As a medical student, you are responsible for ensuring that your CPR Level C/Heart and Stroke Foundation BLS Provider certification is up to date. The School of Medicine does not provide CPR/BLS certification as part of its curriculum; however, it does offer an ACLS Certification course during MEDS 482: Transition to Residency in April of your final year.
In order to take the ACLS Certification course, incoming students must have a current Heart and Stroke Foundation BLS Provider Certification card; other certifications will not be accepted. The onus is on you to maintain your certification on your own time and at your own expense. You may certify through other providers during pre-clerkship if you wish; however, you must have the Heart and Stroke Foundation BLS Provider Certification in order to complete the ACLS Certification course offered in your final year of clerkship.
We highly recommend that you re-certify annually during the month of May through the Heart and Stroke Foundation to ensure that your certification is current at all times and will permit you to participate in the ACLS Certification course in your final year.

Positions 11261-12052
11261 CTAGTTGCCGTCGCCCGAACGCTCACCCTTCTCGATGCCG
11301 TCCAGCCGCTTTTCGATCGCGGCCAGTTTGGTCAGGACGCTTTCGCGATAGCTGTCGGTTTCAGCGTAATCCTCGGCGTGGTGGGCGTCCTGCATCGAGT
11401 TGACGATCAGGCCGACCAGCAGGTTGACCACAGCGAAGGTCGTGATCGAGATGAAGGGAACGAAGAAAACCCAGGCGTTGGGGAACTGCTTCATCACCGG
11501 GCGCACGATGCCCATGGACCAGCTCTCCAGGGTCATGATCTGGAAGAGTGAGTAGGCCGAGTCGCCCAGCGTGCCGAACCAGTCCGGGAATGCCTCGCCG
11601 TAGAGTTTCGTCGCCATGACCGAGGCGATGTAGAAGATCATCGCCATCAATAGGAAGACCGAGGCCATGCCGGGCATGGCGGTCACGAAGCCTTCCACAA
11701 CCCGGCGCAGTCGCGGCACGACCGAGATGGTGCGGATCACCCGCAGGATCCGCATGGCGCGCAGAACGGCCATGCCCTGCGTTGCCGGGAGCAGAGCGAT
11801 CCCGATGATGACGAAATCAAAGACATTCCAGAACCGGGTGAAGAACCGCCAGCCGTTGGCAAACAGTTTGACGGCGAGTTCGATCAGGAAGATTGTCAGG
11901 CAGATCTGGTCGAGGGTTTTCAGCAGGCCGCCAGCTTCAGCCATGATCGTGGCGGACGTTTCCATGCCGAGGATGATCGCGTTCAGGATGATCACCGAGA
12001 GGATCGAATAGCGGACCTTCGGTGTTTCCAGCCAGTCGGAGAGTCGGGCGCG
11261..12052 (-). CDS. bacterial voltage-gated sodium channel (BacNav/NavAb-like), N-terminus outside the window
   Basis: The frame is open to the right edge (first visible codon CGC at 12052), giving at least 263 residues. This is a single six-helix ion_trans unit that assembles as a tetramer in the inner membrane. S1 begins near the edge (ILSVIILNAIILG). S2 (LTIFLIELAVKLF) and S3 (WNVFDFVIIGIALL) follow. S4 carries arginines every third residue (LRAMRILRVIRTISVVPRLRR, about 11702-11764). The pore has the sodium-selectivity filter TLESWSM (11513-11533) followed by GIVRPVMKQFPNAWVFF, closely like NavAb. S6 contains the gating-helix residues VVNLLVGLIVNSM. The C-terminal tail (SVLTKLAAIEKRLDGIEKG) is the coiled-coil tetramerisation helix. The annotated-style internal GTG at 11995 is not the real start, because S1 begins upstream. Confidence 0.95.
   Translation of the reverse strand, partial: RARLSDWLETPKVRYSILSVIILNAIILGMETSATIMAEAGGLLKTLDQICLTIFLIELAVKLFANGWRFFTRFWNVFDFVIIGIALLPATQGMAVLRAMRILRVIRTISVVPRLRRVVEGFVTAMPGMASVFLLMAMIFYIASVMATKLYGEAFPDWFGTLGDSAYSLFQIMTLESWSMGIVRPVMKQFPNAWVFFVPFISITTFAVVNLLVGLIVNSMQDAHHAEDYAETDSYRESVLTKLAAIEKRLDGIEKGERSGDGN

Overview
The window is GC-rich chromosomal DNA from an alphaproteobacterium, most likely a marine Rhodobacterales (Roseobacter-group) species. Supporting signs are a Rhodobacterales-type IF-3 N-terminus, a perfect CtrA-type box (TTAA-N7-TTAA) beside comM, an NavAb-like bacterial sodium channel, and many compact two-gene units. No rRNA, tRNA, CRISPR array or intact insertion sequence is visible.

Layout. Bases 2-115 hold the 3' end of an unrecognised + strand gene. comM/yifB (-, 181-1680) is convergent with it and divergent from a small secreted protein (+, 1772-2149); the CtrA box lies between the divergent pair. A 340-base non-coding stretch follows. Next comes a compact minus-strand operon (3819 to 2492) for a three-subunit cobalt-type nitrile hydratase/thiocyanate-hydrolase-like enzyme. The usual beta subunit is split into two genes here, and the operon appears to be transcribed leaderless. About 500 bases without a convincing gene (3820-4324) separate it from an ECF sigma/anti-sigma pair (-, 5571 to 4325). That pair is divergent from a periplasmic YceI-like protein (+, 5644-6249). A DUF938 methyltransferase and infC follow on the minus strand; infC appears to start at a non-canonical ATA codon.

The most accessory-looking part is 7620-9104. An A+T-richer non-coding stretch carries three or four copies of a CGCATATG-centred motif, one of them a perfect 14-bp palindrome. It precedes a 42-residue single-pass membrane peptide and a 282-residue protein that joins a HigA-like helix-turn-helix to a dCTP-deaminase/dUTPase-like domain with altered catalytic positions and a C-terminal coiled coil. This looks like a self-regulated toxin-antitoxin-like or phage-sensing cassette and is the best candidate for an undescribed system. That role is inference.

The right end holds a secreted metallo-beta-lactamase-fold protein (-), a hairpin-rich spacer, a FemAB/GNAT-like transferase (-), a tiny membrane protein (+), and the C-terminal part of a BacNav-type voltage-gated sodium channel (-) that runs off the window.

Disability and Admission to Medicine
Read the Essential Skills and Abilities Required to apply.
Once admitted, if you are a student requiring academic accommodations, you should register by email with Queen’s Accessibility Services.
The Admissions Committee will consider granting a request for deferral of admission only in exceptional circumstances and are reviewed on a case-by-case basis.
Requests for deferral must be made within 2 weeks of the date of offer for admission and only after that offer is accepted. Deferrals will only be granted for a maximum of 1 year.
Admission with Advanced Standing
Because of the unique structure of the medical curriculum, you will not be considered for admission with advanced standing in any MD courses.
False Application Information
If it is discovered that any application information is false or misleading, concealed or withheld, the application will be disqualified; or, if discovered after an offer of admission has been sent, that offer will be withdrawn.
If these circumstances are discovered after you are admitted into the MD program, you will be required to withdraw from the program. The Queen’s School of Medicine may, at its discretion, refuse to accept future applications to the MD program from a candidate who has submitted a false, misleading, or fraudulent application in the past, as per the Admissions Committee Policy.
Check the Queen’s website for any changes or additions to the admission requirements or processes.
Undergraduate Medical Education
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Kingston ON K7L 3N6